Read the rest
The kingmaking evil billionaire offered $75B, and said he'd sell off CNN to avoid competition inquiries.
Read the rest
"An unidentified video editor operates an editing system during a large red-shirt rally on the Royal Plaza on Jan 29, 2013 in Bangkok, Thailand." [Shutterstock]
Al Jazeera America thought tens of millions of people were starved for serious, hard-hitting, longform journalism. Now the numbers don't seem to be panning out. At The Atlantic, Derek Thompson explores the psychology of why we ask for broccoli and then eat jelly beans. Read the rest
Fox News claims that the Lego movie is "anti-business", despite the fact that it exists to sell toys. Sean O'Neal, at A.V. Club:
the network has lashed out at the film for attempting to indoctrinate the naïve with simpleminded messages about capitalism, only for the wrong team, blasting a movie based on a global, multibillion-dollar toy manufacturer—and the reinvigoration of its branding through movie-generated merchandising—as being “anti-business.” ... As Dergarabedian goes on to suggest implicitly that calling a major studio’s marketing synergy-based movie franchise “anti-business” might be overreaching, Payne replies that it at least sounds like “hypocrisy” to him. A hypocrisy that may result in the children who see it developing antagonistic attitudes toward business, even as they demand their parents buy them more Lego bricks. Read the rest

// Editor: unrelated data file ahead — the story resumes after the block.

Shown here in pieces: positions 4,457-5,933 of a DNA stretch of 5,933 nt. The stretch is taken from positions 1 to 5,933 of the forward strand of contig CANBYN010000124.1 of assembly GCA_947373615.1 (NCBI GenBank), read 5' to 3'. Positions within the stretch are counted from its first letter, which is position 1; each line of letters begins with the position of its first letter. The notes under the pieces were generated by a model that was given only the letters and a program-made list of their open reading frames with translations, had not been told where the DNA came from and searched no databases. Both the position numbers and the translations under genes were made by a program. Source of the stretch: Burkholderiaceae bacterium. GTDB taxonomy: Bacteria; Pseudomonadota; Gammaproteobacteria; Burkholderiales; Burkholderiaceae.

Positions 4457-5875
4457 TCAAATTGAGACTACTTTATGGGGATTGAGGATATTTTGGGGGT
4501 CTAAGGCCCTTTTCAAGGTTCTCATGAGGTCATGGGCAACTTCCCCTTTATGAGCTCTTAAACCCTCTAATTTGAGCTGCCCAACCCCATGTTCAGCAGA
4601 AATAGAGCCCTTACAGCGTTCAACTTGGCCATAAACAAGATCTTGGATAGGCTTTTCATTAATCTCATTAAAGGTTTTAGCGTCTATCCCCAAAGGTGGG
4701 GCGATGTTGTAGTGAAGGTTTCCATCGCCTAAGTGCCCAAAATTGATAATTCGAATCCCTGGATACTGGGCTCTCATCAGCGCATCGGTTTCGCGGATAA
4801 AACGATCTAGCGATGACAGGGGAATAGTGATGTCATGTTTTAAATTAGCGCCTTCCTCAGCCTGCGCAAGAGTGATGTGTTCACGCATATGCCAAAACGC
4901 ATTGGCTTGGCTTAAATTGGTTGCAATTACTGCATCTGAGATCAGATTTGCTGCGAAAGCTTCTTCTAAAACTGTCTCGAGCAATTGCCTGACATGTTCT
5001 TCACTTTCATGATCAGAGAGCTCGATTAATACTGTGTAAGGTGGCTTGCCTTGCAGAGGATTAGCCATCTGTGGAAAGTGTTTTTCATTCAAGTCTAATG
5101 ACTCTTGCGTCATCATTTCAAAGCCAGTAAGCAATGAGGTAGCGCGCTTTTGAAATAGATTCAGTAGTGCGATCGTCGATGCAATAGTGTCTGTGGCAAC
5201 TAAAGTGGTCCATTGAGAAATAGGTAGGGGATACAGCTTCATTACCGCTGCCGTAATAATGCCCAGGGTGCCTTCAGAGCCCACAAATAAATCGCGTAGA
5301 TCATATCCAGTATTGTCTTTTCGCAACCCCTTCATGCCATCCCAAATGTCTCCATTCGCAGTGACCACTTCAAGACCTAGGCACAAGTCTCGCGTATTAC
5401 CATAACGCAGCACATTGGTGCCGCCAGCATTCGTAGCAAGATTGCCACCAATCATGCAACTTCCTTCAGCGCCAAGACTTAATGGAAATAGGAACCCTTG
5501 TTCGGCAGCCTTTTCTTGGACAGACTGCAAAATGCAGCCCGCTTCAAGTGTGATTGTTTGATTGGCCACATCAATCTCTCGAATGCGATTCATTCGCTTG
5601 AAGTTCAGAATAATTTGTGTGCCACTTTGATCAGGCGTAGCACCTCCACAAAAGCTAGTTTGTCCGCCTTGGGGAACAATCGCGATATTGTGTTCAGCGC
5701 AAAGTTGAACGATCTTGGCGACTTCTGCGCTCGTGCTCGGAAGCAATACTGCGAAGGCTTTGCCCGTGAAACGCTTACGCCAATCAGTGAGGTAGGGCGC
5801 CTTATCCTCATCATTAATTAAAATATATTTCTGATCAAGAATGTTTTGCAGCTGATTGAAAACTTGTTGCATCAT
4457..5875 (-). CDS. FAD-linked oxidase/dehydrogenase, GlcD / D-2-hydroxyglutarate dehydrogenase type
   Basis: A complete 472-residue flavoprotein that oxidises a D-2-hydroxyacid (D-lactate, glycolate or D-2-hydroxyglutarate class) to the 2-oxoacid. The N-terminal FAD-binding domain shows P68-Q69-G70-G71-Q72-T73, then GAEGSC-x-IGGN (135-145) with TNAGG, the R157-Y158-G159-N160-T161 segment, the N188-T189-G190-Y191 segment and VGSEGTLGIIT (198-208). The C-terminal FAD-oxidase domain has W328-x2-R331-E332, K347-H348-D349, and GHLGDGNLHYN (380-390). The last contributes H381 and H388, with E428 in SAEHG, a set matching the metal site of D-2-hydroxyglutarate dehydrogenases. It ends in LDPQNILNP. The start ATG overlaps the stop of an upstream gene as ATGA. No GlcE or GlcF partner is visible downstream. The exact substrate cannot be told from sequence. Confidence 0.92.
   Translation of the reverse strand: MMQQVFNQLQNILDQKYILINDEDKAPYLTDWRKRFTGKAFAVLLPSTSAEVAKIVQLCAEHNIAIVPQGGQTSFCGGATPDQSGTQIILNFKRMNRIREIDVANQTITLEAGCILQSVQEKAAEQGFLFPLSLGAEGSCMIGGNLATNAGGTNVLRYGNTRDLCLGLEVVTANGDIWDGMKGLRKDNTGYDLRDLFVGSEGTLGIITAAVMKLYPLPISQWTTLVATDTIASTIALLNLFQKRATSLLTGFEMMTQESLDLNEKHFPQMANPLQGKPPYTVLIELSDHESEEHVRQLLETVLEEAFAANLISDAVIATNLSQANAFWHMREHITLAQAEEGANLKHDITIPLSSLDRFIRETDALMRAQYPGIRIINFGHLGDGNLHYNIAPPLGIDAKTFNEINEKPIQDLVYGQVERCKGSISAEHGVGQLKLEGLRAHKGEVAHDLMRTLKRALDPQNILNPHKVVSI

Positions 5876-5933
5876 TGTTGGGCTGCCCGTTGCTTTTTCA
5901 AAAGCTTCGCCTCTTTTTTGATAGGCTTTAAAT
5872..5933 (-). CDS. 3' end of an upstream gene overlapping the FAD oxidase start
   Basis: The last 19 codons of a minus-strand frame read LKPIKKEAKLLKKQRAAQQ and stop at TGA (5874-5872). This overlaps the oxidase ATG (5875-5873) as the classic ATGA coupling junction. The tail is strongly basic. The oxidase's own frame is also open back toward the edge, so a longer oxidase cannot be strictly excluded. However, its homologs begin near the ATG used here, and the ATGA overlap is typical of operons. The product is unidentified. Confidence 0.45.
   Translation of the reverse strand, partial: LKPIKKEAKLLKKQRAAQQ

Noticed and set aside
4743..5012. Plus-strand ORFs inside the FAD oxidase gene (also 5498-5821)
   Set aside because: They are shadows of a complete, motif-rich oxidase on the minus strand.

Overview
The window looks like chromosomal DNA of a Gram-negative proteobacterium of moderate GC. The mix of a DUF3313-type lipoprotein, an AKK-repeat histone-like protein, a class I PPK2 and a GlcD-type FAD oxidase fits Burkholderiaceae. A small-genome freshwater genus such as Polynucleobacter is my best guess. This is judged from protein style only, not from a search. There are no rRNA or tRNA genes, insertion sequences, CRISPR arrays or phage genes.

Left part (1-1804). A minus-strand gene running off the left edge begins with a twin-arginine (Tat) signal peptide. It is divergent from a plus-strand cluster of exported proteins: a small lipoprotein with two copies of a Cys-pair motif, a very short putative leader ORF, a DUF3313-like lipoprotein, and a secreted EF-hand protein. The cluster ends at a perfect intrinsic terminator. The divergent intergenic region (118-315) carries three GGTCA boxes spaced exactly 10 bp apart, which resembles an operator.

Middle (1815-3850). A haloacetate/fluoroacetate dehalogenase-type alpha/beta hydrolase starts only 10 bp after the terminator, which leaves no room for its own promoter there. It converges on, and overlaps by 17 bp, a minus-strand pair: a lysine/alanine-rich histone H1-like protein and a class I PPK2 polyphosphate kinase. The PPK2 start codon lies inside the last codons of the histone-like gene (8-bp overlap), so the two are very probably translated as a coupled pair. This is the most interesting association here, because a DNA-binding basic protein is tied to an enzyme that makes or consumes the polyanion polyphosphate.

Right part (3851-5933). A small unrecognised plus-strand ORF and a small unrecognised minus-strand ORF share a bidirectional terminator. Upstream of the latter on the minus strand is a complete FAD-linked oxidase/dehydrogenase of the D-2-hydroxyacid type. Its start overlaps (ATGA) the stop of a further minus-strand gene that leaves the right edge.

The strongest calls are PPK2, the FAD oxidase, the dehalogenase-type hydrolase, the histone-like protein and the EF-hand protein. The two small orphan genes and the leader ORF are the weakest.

Prosecutors allege that Murdoch lieutenant Rebekah Brooks "hid evidence as police probed claims at the paper
." Read the rest
The story of a woman who spilled coffee on her lap and ended up being awarded $2.9 million in a lawsuit against McDonald's is often cited as THE example of frivolous lawsuits and out-of-control juries. The real story, though, is different from the version you've probably heard. For one thing, the woman suffered burns to 16% of her body, some of which were 3rd degree. For another, at the time, McDonald's served their coffee at a temperature 30 degrees hotter than the stuff that comes out of home coffeemakers. Also the $2.9 million was only the jury-recommended